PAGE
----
Its best-known publication takes its name from a weapon of sorts, a surgical instrument with a potentially deadly blade, but most readers of The Lancet and other Reed Elsevier titles might be surprised to learn of the publisher’s role in the arms business.
As first reported by The Scientist, the Anglo-Dutch publishing behemoth, which puts out more than 2,000 journals and 2,200 books annually, has bowed to pressure from leading scientists and will no longer organize trade shows for weapons merchants.
Despite the profitability of the company’s five shows — including the Defense Systems & Equipment International Exhibition, which bills itself as “the world’s most prestigious defense exhibition” — Reed Elsevier’s chief executive, Sir Crispin Davis, said in a written statement that “it has become increasingly clear that growing numbers of important customers and authors have very real concerns about our involvement in the defense exhibitions business.”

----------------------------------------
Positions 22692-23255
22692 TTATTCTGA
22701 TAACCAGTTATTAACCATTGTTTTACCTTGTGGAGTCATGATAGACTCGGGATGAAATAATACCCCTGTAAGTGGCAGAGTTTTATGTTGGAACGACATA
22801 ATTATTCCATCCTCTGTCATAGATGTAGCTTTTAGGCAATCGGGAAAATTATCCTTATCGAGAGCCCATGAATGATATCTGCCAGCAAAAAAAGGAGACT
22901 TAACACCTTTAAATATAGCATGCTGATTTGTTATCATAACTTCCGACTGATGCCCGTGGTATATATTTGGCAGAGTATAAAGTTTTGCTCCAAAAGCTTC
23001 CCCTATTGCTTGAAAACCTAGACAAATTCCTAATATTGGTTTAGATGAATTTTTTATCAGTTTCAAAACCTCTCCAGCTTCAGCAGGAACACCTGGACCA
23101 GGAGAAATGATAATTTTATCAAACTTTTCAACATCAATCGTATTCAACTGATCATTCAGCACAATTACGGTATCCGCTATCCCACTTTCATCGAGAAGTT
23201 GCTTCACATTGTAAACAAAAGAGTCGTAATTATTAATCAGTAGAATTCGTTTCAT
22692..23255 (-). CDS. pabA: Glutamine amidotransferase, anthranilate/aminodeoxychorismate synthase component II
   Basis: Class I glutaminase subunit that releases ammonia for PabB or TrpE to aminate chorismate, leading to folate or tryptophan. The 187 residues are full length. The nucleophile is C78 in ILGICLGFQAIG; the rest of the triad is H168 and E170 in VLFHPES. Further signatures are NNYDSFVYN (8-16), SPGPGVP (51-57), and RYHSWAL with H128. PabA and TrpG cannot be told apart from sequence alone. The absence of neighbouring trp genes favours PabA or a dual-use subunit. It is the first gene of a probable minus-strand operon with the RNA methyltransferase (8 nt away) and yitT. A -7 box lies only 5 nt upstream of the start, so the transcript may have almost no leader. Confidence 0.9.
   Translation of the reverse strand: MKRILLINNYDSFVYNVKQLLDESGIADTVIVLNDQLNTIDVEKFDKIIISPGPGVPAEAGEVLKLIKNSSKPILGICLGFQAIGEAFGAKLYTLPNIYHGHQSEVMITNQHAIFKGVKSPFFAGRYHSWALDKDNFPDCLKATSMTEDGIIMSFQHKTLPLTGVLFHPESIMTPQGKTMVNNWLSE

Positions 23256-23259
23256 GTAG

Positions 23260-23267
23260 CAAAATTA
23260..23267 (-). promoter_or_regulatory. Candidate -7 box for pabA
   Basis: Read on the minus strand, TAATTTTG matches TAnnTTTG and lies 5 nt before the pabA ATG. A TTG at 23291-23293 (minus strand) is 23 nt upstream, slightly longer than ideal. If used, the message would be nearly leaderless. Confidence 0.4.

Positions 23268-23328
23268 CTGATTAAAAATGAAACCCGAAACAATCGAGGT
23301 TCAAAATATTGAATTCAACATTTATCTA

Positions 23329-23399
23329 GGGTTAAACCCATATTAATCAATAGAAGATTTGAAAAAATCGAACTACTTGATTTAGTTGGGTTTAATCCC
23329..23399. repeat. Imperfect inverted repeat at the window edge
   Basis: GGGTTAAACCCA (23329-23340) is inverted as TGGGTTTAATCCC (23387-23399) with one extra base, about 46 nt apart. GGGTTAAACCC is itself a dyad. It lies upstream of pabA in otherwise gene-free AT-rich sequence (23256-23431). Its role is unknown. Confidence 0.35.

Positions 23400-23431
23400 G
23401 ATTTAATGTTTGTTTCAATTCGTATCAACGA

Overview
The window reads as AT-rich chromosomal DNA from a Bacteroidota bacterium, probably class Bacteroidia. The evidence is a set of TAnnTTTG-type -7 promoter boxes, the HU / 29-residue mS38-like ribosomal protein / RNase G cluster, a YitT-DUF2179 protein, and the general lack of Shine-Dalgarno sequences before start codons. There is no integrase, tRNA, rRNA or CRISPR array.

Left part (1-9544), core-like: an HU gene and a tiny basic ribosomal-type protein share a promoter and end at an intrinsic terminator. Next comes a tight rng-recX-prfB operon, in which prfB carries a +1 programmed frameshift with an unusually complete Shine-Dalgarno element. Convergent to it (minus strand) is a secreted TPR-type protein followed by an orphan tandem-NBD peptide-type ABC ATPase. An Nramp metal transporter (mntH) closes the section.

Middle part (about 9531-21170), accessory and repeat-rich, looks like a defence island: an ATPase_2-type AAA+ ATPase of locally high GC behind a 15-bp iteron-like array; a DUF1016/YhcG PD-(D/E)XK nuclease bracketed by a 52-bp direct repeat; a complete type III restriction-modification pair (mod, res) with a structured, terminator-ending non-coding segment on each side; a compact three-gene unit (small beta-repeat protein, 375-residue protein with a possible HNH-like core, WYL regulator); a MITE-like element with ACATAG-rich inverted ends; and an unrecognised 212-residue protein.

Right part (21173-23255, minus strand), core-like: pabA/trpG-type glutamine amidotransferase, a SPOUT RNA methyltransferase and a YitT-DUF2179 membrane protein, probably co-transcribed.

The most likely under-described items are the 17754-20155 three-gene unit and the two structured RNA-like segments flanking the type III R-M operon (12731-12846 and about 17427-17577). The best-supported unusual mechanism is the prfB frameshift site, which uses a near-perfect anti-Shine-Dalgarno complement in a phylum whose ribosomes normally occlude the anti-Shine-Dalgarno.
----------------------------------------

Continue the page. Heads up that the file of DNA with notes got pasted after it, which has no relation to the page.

Ian Gilmore, president of Britain’s Royal College of Physicians, an author of a letter published in March in The Lancet protesting Reed Elsevier’s arms shows, hailed the news.
“This will safeguard the reputation of the Reed Elsevier publication The Lancet and no longer undermine its role in improving health and health care worldwide,” he said in a written statement. —Aisha Labi